September 1 (Daily reading: Ezekiel 18-20) Ezekiel 18 presents a new way of thinking for God’s people. The old way was portrayed in a proverb: “The fathers eat the sour grapes, but the children’s teeth are set on edge” (18:2). This was based on Exodus 20:5, where it is stated that punishment for the sins of the fathers would be “on the children, on the third and the fourth generations of those who hate Me.” This new principle of individual responsibility is described: “Behold, all souls are Mine; the soul of the father as well as the soul of the son is Mine. The soul who sins will die” (18:4). It is a characteristic of the promised covenant from Ezekiel 16: “I will establish an everlasting covenant with you … and you shall know that I am the LORD” (vv. 60, 62). This is in harmony with Jeremiah 31:29-31, where the covenant is presented as “a new covenant.” God spoke clearly: “Everyone will die for his own iniquity; each man who eats the sour grapes, his teeth will be set on edge” (Jer. 31:30).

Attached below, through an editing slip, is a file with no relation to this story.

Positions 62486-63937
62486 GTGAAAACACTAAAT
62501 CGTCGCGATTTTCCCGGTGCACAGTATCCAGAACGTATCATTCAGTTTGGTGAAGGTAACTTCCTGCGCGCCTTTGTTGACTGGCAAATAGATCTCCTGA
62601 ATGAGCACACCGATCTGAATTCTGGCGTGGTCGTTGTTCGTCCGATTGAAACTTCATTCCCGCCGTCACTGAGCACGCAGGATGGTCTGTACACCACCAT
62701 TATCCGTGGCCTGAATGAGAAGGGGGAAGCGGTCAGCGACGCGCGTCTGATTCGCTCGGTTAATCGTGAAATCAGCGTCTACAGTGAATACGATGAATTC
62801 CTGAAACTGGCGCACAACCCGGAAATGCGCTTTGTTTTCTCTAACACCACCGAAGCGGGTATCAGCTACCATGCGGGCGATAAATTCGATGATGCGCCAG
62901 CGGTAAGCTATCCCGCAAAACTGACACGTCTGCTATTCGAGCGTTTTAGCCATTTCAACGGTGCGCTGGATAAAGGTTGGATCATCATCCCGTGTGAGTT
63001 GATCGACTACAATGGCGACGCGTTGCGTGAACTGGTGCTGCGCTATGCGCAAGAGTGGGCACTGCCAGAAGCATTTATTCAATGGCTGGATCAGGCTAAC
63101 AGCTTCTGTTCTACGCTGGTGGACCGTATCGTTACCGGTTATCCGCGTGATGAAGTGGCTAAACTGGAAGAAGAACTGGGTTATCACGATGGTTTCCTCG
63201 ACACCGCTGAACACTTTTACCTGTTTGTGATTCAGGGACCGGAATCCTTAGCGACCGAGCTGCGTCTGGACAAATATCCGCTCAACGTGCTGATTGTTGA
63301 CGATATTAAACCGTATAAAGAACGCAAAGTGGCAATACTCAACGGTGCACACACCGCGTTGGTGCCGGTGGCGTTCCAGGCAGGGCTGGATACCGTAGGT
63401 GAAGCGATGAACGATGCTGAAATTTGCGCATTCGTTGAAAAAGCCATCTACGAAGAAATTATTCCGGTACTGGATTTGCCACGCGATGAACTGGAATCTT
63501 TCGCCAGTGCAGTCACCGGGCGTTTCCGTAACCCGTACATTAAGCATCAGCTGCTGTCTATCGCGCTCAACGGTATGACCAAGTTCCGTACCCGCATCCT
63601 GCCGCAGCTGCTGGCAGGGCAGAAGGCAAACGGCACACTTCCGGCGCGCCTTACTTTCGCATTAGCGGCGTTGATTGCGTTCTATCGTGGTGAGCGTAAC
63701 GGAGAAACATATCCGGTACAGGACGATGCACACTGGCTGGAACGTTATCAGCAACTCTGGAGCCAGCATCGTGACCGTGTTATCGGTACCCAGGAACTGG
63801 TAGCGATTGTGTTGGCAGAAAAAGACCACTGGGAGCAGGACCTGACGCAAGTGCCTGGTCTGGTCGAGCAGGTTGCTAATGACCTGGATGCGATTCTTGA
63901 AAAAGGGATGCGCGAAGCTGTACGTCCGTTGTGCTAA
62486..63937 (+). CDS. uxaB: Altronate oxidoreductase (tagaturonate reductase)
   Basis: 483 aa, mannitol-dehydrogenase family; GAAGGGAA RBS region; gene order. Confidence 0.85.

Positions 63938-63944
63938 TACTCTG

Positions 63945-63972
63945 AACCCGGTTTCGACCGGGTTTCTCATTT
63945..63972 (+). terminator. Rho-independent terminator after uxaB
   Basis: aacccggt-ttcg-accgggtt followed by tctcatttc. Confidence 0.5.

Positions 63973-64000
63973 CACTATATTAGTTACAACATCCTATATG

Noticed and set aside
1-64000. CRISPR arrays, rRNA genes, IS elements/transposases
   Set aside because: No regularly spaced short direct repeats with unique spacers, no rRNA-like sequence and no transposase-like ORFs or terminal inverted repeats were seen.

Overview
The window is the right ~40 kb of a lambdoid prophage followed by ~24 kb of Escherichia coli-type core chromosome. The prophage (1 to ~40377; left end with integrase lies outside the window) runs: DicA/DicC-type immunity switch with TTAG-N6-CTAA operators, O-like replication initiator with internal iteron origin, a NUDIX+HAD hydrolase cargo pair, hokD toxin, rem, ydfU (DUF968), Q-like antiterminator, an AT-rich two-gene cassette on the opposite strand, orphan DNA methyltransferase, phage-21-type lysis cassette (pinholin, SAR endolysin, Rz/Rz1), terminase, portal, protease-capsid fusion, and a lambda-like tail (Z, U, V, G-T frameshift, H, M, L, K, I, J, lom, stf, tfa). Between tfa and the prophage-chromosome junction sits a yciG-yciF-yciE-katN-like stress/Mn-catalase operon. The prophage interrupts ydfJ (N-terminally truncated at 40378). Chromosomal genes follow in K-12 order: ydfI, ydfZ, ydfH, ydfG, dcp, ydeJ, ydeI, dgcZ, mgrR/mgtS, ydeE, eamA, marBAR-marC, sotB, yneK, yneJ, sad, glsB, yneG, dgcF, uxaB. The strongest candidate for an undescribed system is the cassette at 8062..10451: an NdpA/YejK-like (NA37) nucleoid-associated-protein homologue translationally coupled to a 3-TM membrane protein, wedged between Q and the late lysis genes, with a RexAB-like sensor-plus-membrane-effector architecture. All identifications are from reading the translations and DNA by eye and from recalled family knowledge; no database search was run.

The relationship of the new covenant as set forth in Jeremiah 31:33 is repeated by Ezekiel: “My dwelling place also will be with them; and I will be their God, and they will be My people” (Ezek. 37:27). We must teach our children this principle of individual responsibility. The faith of the fathers is not sufficient for the children. Each generation must come to Christ, who is “the mediator of a new covenant” (Heb. 8:15). He shed His own blood to establish this new covenant, and the result is seen in God’s promise: “I will forgive their iniquity, and their sin I will remember no more” (Jer. 31:34; Heb. 10:17). We see God’s heart of grace: “‘For I have no pleasure in the death of anyone who dies,’ declares the Lord GOD. ‘Therefore, repent and live’” (18:32).
– Al Gary